Erling Haaland existed on the margins for the first half hour, but the best players always use this time to gather information. When the Norway striker won a long punt from Ortega, he timed his run to collect Julian Alvarez’s return ball and outfoxed Burnley goalkeeper Bailey Peacock-Farrell with a deft one-touch finish. Three minutes later, Haaland dispatched Phil Foden’s exquisite cross and it was game and tie over. Kompany knew what was coming next.

“I’ve been many times in the other dressing room, preparing for exactly these types of games. I think the mindset of every [City] player is they expect these type of games against Championship teams,” he said. “In the end, the first 45 minutes, you obviously want to do better on the goals we concede, but you have to give the blokes some credit as well.”

City went through the gears after halftime as Haaland added another matchball to his bulging collection and Julian Alvarez scored two goals courtesy of Kevin De Bruyne assists. Komany’s old teammate for club and country conducted matters masterfully as City followed their 7-0 humbling of in-form Bundesliga side RB Leipzig with a 6-0 mauling of runaway Championship leaders Burnley. 

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Kompany compares Erling Haaland to Cristiano Ronaldo

It was not time for major recriminations and, when it came to Haaland, Kompany knew from experience that his centre-backs Jordan Beyer and Ameen Al Dakhil were on a hiding to nothing.

“I’ve played against the greats of this time — Messi, Ronaldinho, Zidane, all these guys, Cristiano Ronaldo. In the end they are part of a very, very special elite,” he said.

“I think even the very best find it difficult to stop those guys. No matter what you say [you’re going to do] to stop them, they’re going to find a way. Someone like Erling will keep finding a way.

“The biggest thing for me is that his game can still improve and he looks to me like a superstar who is still willing to improve and that’s exciting to see. His goalscoring record puts him in a certain category. It’s the hardest part of the game. His game has improved since he arrived six months ago and if he going to be… it’s not something you experience a lot.”

There was still professional pride at stake and Kompany and Bellamy were in deep, furrowed-brow conversation after Alvarez made it 4-0. The home fans chanted their old captain’s name again. It felt like a plea for detente that Cole Palmer did not heed as he made it five. De Bruyne’s pass and Alvarez’s finish for number six were brilliant. Kompany was still at it on the touchline, wringing all he could out of a surreal day.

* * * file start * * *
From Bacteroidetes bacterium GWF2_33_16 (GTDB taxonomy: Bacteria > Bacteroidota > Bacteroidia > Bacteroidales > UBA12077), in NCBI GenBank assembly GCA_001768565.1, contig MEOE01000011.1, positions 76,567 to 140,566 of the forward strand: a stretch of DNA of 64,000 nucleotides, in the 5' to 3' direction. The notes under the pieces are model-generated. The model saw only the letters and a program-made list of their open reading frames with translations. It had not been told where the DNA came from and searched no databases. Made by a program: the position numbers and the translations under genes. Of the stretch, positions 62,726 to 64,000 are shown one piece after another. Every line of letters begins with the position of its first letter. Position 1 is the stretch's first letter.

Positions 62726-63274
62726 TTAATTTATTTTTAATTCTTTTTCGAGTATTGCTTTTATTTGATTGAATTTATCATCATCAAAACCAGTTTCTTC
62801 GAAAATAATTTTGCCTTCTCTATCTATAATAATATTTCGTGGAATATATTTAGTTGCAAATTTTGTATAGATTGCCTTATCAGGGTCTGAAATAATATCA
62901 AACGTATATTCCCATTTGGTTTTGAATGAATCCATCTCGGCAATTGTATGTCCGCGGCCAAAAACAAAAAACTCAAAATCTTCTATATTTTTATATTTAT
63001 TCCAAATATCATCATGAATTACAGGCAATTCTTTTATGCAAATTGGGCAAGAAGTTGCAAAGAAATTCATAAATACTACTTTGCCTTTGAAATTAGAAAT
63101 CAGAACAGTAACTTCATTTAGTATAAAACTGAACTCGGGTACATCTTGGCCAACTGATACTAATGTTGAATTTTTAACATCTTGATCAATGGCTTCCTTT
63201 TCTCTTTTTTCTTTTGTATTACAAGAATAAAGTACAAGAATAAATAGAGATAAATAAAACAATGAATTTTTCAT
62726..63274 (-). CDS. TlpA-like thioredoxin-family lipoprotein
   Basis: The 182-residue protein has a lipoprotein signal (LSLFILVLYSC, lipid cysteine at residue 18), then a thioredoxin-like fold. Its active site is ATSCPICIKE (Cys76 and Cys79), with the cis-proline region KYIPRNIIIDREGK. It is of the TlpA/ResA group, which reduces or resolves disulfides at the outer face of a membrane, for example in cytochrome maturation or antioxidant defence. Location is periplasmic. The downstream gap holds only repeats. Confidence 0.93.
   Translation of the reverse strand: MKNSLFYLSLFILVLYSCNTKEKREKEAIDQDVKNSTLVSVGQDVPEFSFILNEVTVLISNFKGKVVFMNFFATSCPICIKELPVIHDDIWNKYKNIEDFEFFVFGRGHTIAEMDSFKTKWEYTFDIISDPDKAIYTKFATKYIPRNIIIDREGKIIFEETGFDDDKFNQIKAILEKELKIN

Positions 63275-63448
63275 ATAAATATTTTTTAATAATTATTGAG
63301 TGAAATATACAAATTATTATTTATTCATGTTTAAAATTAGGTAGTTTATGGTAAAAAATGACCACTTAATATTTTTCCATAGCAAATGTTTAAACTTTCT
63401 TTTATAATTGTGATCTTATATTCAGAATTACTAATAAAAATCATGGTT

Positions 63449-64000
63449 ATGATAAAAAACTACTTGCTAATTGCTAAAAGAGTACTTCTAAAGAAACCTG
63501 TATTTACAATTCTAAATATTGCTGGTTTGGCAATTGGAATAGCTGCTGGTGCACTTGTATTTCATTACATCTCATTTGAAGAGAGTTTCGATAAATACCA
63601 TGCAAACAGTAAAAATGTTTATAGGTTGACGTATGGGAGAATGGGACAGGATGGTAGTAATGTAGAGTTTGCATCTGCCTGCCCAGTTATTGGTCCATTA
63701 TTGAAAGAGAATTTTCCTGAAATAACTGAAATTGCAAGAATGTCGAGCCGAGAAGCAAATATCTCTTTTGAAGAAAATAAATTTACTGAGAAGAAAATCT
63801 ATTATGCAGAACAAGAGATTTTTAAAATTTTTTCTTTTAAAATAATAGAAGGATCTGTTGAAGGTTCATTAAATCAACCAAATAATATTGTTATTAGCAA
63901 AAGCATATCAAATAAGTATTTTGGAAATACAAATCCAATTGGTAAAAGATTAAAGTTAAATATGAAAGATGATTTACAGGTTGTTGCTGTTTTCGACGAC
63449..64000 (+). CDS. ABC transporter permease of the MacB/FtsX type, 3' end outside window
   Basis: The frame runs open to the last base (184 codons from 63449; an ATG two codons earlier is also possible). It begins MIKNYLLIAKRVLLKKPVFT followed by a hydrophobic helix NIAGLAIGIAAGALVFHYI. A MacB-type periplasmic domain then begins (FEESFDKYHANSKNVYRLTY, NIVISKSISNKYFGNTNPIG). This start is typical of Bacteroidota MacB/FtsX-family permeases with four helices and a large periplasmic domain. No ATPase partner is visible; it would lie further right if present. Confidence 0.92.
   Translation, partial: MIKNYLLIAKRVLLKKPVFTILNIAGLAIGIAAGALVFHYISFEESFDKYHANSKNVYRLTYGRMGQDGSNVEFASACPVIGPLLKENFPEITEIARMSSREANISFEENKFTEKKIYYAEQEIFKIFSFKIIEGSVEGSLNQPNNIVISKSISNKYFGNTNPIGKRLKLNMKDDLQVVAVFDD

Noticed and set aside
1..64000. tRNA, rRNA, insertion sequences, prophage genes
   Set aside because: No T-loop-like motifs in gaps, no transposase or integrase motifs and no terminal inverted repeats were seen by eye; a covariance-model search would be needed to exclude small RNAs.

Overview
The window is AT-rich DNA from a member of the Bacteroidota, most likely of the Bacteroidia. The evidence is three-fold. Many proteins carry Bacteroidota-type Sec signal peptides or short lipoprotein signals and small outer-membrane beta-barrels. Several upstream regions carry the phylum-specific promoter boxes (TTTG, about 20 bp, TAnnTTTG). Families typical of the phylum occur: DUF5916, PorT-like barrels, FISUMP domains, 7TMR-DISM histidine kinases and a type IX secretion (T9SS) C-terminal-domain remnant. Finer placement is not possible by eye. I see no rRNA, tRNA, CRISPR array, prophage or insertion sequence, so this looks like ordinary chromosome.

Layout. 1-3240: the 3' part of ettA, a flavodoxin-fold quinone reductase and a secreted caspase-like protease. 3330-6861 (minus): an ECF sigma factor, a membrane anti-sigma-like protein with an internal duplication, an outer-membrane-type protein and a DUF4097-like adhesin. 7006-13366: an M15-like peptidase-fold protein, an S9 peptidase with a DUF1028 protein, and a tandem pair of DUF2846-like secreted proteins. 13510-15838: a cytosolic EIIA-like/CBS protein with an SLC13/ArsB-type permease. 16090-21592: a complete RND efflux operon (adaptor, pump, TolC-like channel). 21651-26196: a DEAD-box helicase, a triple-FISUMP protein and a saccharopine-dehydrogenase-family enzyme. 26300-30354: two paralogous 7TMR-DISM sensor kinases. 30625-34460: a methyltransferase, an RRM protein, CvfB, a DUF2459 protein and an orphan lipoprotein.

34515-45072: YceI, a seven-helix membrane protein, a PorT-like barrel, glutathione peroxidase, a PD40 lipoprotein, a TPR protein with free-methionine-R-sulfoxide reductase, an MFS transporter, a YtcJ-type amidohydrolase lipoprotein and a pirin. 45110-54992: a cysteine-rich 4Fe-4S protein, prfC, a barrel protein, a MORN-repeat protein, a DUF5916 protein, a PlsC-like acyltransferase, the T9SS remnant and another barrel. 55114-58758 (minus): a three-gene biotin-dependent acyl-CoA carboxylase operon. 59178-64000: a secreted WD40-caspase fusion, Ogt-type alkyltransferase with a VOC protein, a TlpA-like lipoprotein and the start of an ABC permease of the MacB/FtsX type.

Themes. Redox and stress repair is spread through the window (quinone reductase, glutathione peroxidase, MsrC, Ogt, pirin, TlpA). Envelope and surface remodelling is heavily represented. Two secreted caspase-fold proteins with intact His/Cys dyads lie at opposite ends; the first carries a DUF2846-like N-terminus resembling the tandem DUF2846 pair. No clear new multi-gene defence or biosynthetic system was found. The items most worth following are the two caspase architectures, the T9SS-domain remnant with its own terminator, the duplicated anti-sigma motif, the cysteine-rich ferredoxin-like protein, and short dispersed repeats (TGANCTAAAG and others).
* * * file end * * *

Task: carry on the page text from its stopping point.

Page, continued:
“Coming here as coach… it feels like I’ve been coaching for 10 years,” he said, having returned to boyhood club Anderlecht, initially as player-coach, in 2019. “But then you see the opposition team, they’ve all been my teammates. It’s always a place where I’m proud to come back, but I’m proud to come here with Burnley.”

It speaks of his stature as man, the affection in which he is held at his former club, and the bold ambition of his current side that, after a 6-0 loss and another Haaland hat-trick, it still felt like Kompany’s day. 

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There was even a sense of relief that the scoreline might slightly temper the talk of him being a future City manager “I’m not going to be able to stop people from saying what they say, but I’m a Championship manager in a Championship club,” he added. “I’m so happy with what I have to do now. It’s the only thing I’m focused on.”

Shortly afterwards, he was gone, eliciting a cheer from young fans outside the media room not old enough to remember all his finest deeds as a player. Nightfall and persistent rain had driven the amateur photographers away from the Kompany monument by the end of a day of celebration. 

They’ll be back and so will he because his hardest days to come in this stadium probably reside a few years down the road in the other dugout.

“The reception showed how VIncent is for this club and this institution. I admire his courage to come here and play man-to-man. They had the chances,” Guardiola said. “I have the same feeling after playing against his team that one day he will be sitting here, talking about representing Manchester City. 

“One day it is going to happen. I bet you whatever you want. I will win the bet.”